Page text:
Though they claim it’s unintentional, Praying subsequently fits within the trad-cath movement, an Internet subculture that encourages people to pose as Catholics who ascribe to traditional social mores, like the sanctity of heterosexual marriage and the right to bear children. Some adopt trad-cath aesthetics and ideology for an edge, while others sincerely explore faith as an alternative to the chaotic present. But not all are on board with Praying’s message. “A lot of catholic LARPers don’t actually like it,” says Haddad. “It’s almost like they’re saying the same thing as traditional religious people, like, ‘How could you disgrace my religion like that?’ but they’re just Twitter users adopting religion as a brand.”

If you look at Praying’s Instagram page, you’ll notice that the majority of tagged photos are of young white women, the type who may have exposed their hairy armpits and childlike underwear during the days of selfie feminism, but who’ve since traded optimism surrounding the female gaze and the so-called democratizing force of social media for a more ambiguous, if not pessimistic way of thinking. But that doesn’t mean Praying is strictly an edgelord-adjacent brand. If anything, what it represents is the desire to ascend the rigidity, to playfully repudiate binary modes of thinking in religion and politics. It’s not a centrist perspective so much as it’s a rejection of the system altogether.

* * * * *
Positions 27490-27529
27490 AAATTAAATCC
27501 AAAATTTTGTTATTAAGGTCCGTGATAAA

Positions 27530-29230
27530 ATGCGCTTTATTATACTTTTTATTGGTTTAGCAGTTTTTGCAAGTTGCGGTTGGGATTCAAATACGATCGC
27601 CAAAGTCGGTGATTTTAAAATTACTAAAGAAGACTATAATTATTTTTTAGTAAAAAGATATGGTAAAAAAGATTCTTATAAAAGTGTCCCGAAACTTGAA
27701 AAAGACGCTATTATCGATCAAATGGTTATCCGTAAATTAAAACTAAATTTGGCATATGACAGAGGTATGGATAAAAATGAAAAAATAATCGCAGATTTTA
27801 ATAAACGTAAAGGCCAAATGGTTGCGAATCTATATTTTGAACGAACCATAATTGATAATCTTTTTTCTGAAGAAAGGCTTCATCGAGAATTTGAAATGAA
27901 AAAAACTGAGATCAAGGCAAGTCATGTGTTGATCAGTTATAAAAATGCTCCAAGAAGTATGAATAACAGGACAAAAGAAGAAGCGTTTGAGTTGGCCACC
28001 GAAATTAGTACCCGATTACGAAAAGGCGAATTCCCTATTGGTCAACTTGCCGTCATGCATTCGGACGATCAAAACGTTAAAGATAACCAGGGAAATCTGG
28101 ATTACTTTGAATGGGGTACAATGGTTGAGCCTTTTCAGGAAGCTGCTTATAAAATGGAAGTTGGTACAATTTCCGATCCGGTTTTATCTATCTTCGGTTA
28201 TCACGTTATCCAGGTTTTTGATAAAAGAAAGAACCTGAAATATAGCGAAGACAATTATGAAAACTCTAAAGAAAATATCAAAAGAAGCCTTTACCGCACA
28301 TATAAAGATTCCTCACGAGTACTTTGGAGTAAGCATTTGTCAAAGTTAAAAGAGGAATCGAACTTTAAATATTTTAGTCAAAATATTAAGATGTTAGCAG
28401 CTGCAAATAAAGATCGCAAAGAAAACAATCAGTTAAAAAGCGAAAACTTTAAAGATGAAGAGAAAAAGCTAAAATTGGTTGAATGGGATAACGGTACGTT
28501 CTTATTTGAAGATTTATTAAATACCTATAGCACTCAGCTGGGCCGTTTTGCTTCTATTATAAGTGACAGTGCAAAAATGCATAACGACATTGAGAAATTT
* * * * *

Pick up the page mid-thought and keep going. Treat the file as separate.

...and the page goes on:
As the hipsterdom of yesteryear, the ambiguous Internet culture that Praying is in conversation with often stems from a privileged perspective. Like tuning in and dropping out in the 1960s, today’s radically minded teens are more likely to disassociate on ketamine than they are to start a movement (Praying recently produced a “I’ve been living in a k.hole” T-shirt). Praying’s founders seem to understand this, yet they proceed without judgment. “People send me memes like ‘You’re not God’s favorite, you’re just doing whippets in the bathroom,’” Newman says. “I’m like: ‘That person could be God’s favorite, they’re just doing what they want.’” And why shouldn’t they be? At a time when everything feels hopeless, indulging in playful fashion, like a bag screen-printed with “Brangelina” or a shirt that reads “Rotisserie Chicken $5.99” can feel like taking the moral high ground, even if the proceeds of those sales aren’t going to support a charity or a local business (as was most popular merch during lockdown).